On June 26, 2015, the Supreme Court of the United States ruled in Obergefell v. Hodges that same-sex couples have the constitutional right to marry. This means that U.S. states that do not permit same-sex marriage must now do so. The Court held that the Fourteenth Amendment requires a state to license a marriage between two people of the same sex and to recognize a marriage between two people of the same sex when a marriage was lawfully licensed and performed out of state. With this decision, legally married same-sex couples should be treated equally from a state tax perspective as opposite-sex couples. Many other rights and privileges will confer as a result of this decision.
On June 26, 2015, the Supreme Court of the United States ruled in Obergefell v. Hodges1 that same-sex couples have the constitutional right to marry. This means that U.S. states that do not permit same-sex marriage2 must now do so. Previously, 35 states allow same-sex couples to marry, but with Obergefell, “marriage equality” is the law of the land.
Many legal rights and responsibilities conferred by marriage will now be extended nationally, eliminating the uncertainty that has previously affected same-sex married couples that relocated to states that did not recognize their unions. This applies to their tax filing status, inheritance taxation, and social security, among many other rights and privileges.
For employers, the Obergefell decision should eliminate the complications with respect to payroll reporting that stemmed from same-sex marriage being recognized in some states but not others. Certain employee benefits such as spousal health insurance that are tax exempt for federal tax purposes should now receive equivalent treatment in all states.
The Court held in a 5-4 decision that the Fourteenth Amendment requires a state to license a marriage between two people of the same sex and to recognize a marriage between two people of the same sex when a marriage was lawfully licensed and performed out of state. The majority opinion was delivered and written by Justice Kennedy and joined by Justices Breyer, Kagan, Ginsburg, and Sotomayor. Dissenting opinions were filed by Chief Justice Roberts, and Justices Thomas, Alito, and Scalia.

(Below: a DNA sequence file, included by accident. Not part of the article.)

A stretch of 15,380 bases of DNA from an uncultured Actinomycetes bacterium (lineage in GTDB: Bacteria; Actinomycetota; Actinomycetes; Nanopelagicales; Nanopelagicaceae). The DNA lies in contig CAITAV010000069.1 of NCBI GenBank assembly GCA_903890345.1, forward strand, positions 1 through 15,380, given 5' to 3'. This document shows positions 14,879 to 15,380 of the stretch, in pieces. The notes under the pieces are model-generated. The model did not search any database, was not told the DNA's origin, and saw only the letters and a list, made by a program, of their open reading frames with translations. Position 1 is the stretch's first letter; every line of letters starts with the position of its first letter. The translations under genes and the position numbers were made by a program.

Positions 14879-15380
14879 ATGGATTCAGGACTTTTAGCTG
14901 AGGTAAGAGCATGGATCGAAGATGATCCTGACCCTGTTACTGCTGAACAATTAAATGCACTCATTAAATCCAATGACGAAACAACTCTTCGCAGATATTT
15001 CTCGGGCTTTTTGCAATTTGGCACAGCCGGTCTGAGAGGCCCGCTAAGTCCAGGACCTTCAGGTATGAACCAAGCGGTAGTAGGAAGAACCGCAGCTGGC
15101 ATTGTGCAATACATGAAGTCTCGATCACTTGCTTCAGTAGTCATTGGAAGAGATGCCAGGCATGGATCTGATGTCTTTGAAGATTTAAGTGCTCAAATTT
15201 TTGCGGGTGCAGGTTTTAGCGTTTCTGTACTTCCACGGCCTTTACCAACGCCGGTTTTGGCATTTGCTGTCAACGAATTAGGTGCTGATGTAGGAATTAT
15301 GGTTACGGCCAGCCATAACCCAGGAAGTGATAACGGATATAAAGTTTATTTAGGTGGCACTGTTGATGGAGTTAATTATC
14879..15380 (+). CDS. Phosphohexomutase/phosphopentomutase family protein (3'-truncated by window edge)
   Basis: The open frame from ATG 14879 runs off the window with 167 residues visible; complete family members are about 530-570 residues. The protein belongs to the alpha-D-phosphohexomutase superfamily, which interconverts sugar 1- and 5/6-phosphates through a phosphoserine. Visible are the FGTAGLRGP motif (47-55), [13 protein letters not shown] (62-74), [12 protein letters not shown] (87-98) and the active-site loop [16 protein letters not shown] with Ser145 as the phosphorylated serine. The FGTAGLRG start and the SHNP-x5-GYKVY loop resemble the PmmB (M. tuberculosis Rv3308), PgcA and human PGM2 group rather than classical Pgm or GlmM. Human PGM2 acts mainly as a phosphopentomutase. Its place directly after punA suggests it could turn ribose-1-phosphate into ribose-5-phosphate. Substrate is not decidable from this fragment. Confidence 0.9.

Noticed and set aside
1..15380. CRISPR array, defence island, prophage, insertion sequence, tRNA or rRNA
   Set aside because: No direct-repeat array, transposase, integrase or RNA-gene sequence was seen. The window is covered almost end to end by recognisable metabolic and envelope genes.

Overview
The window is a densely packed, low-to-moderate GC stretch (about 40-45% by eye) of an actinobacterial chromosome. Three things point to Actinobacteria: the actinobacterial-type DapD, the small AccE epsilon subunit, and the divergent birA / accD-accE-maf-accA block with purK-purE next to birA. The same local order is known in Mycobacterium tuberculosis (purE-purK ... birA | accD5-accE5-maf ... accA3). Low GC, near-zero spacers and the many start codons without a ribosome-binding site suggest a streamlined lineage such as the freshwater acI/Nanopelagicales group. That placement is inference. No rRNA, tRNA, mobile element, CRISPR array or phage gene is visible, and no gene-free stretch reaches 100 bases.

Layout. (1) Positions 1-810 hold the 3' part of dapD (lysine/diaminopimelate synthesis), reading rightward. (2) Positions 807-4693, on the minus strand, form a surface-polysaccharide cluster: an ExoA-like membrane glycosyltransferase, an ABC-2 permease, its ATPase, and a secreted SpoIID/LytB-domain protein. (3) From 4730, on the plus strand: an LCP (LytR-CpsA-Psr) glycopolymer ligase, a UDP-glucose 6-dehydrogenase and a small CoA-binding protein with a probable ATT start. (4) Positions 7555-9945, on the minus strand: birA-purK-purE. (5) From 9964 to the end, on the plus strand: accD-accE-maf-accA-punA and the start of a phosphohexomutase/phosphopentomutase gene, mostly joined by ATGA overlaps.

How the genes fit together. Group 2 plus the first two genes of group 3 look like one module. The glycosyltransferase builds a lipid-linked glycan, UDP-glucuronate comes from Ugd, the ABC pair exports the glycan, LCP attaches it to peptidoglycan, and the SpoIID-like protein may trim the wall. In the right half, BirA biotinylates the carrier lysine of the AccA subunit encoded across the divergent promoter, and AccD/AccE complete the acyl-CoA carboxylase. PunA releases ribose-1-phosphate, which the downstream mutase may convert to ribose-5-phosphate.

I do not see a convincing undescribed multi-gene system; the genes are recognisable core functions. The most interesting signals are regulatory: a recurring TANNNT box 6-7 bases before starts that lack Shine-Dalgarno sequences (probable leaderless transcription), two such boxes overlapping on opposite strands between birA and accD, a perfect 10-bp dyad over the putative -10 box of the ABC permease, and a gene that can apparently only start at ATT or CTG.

It is believed the Court's decision will not take effect until the mandate gets issued in about two weeks, although states could decide to start implementing it sooner.
For U.S. federal income tax purposes (and most other applications of federal law), same-sex marriage legally performed in any jurisdiction is recognized even if the couple resides in a state that does not recognize their marriage. This has been the case since 2013, when the U.S. Supreme Court in U.S. v. Windsor3 struck down the portion of the Defense of Marriage Act4 (DOMA) that prohibited the federal government from recognizing same-sex marriage. That decision let stand the portion of DOMA that permits states not to recognize same-sex marriages performed in other jurisdictions.5
By finding that state bans on same-sex marriage are not permitted under the U.S. Constitution, the Court has essentially rendered moot the remainder of DOMA.
After the Windsor decision, same-sex married couples in states that did not recognize their unions faced complications with respect to state income tax, since a couple that filed as married for federal income tax purposes was forced to adopt single status in their state income tax returns for their state of residence. This discrepancy made tax planning and filing more difficult, but the financial impact of the position depended on the circumstances of the couple, with some paying more tax than they would if their marriage was recognized, while others paid less.
Now, with this decision, legally married same-sex couples should be treated equally from a state tax perspective as opposite-sex couples.
1 For the opinion, see: http://www.supremecourt.gov/opinions/14pdf/14-556_3204.pdf .
2 States that do not permit same-sex marriage include Arkansas, Georgia, Kentucky, Louisiana, Michigan, Mississippi, Nebraska, North Dakota, Ohio, South Dakota, Tennessee, and Texas. The status of same-sex marriage in Alabama, Kansas, and Missouri is unclear; Missouri, however, recognizes same-sex marriages legally performed in other jurisdictions.
3 570 U.S. ____ (2013). For additional information on the 2013 Windsor case, see the following issues of Flash International Executive Alert: Flash International Executive Alert 2013-093 (June 27, 2013); Flash International Executive Alert 2013-101 (July 12, 2013); Flash International Executive Alert 2013-121 (August 30, 2013); Flash International Executive Alert 2013-122 (September 5, 2013); Flash International Executive Alert 2013-131 (September 27, 2013).
Also see: B. Rothery, “Supreme Court’s Same-Sex Marriage Decisions Clarify Some Issues, Cloud Others” in The Expatriate Administrator, a publication of KPMG LLP (U.S.).
In addition, see our GMS Video on the global mobility implications of the 2013 Windsor decision “What the Supreme Court's DOMA Decision Means for Global Mobility Programs.“
4 Pub.L. 104-199, 1 U.S.C. § 7 and 28 U.S.C. § 1738C.
5 For the implications of the Windsor decision on state tax filing (which applied up to today’s Supreme Court ruling in Obergefell), see this GMS Video “Same-Sex Marriage and State Tax Filing for 2013.”
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